Safety lecture over, let’s get started.
First you have to make sure you have a urinary tract infection
- The signs are pretty clear: burning, stinging pain when you urinate.
- Feeling like you need to go, and then you go, and nothing much comes out.
- Another sign of infection is cloudy urine. White blood cells are what your body uses to fight infections, so cloudy urine means there is increased immune-system action in your urinary tract.
Worse versions of a classic uncomplicated UTI are lower abdominal pain, dark, strong-smelling urine, fever, and progression to the kidneys which you’ll definitely feel. Unless you really know what you’re doing, see your doctor about these symptoms because it can get real serious real quick.
If you are not used to UTIs, see your doctor to make sure that’s what it is. If you are used to UTIs and know exactly what’s happening, continue!
What else could I have?
You need to rule out chlamydia, gonorrhoea or trichomonas, or Mycoplasma genitalium so make sure you get tested if your UTI doesn’t resolve completely after your treatment. These sexually transmitted infections can cause the same symptoms.
You could also have what’s known as non-specific urethritis, which feels like a UTI, but is actually an irritation typically caused by printed toilet paper, laundry detergent, etc – something you are reacting to, not an infection. If you get tested, there will be no infection. Check the things that are touching your vagina, change them to hypoallergenic, and see what happens. You should notice a change as soon as the irritation is removed.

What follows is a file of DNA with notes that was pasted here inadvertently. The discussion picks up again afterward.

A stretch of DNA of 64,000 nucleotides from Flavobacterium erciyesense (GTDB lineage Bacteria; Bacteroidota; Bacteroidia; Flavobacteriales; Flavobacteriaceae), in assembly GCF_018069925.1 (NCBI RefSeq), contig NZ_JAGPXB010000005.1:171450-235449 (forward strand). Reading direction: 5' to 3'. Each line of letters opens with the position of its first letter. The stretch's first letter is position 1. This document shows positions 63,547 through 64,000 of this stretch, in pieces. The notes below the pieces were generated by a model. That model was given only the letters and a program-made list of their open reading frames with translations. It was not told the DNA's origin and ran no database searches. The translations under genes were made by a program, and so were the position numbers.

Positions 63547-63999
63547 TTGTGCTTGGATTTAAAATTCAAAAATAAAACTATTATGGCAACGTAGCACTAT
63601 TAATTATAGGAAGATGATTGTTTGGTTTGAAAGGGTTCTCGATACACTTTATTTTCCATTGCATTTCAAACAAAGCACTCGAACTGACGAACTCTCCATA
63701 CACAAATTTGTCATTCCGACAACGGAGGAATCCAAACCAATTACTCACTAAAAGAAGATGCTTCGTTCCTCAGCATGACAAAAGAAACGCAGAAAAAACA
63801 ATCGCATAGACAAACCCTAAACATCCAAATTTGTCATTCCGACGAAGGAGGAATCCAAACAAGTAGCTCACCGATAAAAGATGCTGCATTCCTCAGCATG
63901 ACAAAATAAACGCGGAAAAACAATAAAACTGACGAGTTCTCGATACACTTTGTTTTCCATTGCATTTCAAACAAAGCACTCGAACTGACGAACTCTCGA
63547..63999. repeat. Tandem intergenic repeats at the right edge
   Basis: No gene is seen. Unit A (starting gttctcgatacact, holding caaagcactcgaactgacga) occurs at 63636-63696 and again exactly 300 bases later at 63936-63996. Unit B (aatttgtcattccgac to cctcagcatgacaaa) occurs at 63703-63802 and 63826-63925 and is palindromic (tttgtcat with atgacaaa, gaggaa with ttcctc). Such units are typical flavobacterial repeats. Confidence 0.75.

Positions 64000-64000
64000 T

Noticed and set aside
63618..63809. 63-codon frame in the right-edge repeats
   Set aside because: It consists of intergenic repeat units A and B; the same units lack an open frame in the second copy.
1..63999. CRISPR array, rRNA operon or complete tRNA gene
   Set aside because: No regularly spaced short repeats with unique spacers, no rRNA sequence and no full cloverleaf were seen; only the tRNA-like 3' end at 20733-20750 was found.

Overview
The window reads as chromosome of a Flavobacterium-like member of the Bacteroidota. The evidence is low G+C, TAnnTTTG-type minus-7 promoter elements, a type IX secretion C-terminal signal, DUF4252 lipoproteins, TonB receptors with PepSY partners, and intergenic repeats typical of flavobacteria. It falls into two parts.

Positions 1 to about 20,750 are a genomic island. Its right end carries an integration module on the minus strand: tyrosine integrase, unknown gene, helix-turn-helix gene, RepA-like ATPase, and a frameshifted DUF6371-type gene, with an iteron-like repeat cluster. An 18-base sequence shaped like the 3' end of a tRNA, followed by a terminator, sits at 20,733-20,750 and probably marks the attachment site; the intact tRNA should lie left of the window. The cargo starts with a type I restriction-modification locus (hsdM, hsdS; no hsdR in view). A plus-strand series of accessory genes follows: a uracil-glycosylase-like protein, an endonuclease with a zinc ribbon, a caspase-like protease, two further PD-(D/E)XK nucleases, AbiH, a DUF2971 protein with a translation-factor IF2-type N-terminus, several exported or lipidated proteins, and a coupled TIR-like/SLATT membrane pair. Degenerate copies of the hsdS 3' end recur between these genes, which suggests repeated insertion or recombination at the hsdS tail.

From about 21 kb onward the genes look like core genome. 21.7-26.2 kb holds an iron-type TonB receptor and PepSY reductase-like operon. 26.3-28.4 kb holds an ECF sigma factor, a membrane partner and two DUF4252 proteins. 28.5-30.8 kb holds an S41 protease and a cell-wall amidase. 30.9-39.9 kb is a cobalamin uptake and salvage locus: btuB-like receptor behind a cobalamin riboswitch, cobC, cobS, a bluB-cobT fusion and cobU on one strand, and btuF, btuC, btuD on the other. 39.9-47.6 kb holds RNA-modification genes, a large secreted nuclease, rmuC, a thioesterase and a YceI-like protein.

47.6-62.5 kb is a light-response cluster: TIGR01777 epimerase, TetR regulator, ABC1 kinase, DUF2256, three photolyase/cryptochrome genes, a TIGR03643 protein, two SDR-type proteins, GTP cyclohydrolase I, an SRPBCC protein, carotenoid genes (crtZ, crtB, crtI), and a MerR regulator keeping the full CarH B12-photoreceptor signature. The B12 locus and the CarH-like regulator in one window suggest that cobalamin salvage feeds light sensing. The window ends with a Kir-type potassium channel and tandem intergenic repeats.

How do I make a UTI go away?
1. Keep your system flushed
Interestingly, UTI bacteria actually clings on harder when you try to wash it away, so ‘washing away the bacteria’ really isn’t a thing. In fact, it makes them stronger. That’s why we have to keep the system flushed with liquid and use other strategies. Water by itself won’t help. It will start to help in that sense once the bacteria are either forced to unlatch from your poor urethra, or are killed. But really, it just eases the burn while we do our other strategies. Keep drinking.
2. Do urinary alkalisers work?
They work a bit to take the sting out of the uric acid in your urine hitting the raw, inflamed walls of your urethra. Unfortunately, they do not eliminate your problem and in fact might make it worse by making the area uninhabitable by the good bacteria that normally live in there. We discuss urinary alkalisers here, including a simple recipe using bicarb if you must. No need to spend money on urinary alkalisers!